In the U.S. and Canada, doctors, labs, radiology offices and treatment and testing facilities are required to maintain your records. Testing and rehabilitation facilities report the findings and treatments to your ordering physician. But in Mexico, these records are given to the patient who in turn is responsible for reporting to the doctor. Generally, the testing facilities or doctors don’t maintain these records; it is the responsibility of the patient. Additionally many doctors do not maintain detailed medical records of your visits or treatment plans. It is recommended that you maintain a log of what has transpired during the treatment that day and keep it with your medical records. Also keep the copies of your prescriptions for all medications.
Additionally, if you have been treated for a chronic condition in your home country, had surgery, have had adverse reactions to drugs, or any other situation that would have an effect on your continued care in Mexico, it is important that you have copies of your previous medical records available to your treating physician. This is especially important if you are to have surgery, chemotherapy, or are placed on a new drug treatment plan. For convenience, many medical copy services will put your records on a CD. It is recommended that you keep an original copy and make copies as needed to distribute to your doctors.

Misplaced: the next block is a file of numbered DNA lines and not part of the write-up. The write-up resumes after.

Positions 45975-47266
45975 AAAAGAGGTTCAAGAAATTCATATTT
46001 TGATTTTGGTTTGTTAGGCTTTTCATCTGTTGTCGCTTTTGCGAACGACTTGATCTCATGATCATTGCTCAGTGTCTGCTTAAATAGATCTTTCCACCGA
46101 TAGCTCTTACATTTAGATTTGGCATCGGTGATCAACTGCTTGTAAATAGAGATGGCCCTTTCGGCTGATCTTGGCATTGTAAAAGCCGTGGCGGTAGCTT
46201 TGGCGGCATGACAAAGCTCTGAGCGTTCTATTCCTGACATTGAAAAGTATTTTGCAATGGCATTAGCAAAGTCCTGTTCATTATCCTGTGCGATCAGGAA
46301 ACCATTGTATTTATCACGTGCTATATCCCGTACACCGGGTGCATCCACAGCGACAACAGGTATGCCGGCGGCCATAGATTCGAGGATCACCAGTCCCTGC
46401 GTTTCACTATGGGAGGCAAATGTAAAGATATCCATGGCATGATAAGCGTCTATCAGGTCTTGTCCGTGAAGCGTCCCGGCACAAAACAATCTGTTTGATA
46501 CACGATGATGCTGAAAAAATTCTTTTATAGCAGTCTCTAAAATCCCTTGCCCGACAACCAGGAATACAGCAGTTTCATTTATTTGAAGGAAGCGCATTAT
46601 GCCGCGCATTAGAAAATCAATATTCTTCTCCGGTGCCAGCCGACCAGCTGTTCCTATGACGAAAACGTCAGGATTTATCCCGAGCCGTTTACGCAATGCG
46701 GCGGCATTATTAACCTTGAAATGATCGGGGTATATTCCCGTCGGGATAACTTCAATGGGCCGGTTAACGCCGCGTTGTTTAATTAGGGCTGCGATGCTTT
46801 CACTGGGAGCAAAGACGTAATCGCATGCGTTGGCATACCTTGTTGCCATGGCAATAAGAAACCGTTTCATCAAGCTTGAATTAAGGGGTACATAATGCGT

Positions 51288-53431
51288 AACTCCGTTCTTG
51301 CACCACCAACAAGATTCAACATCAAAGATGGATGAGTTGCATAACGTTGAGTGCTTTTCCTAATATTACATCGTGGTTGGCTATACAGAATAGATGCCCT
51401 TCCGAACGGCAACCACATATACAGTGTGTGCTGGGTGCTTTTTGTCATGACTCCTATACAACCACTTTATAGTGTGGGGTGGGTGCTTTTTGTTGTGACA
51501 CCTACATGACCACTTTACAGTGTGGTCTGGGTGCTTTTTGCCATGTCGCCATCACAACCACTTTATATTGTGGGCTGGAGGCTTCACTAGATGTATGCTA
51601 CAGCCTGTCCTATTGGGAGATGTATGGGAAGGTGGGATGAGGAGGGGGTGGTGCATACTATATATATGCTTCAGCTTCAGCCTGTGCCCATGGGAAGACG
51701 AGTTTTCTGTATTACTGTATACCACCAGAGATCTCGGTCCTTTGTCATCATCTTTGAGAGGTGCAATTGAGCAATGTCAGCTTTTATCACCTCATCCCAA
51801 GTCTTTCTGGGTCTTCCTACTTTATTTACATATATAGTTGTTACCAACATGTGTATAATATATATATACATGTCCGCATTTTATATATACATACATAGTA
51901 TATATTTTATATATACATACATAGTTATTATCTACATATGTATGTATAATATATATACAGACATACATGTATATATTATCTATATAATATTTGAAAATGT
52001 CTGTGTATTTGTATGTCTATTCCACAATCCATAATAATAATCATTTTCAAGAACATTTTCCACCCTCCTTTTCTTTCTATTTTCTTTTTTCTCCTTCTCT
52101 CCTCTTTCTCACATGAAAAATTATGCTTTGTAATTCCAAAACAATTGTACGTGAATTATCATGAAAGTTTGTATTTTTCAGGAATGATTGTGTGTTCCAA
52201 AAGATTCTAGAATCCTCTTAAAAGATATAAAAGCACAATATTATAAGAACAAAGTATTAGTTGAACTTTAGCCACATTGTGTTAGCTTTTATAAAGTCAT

Life Saver Alert offers a medical alert bracelet and a USB drive stick pre-programmed to fill out with your medical information. This is small enough to carry on a key chain and can contain your entire medical history.
For ease of noting your history and treatment, we are providing a record-keeping aid called “My History of Medical Care in Mexico”. Use it to record your medications, even those you purchase over the counter, any adverse reactions to medications, your doctor visits and treatments plans as a result of those visits, and other relevant information that could impact future care. This will also be helpful should you return to your home country for continued or additional medical care.
With thanks to Dr. Ricardo Gordillo for his editorial support.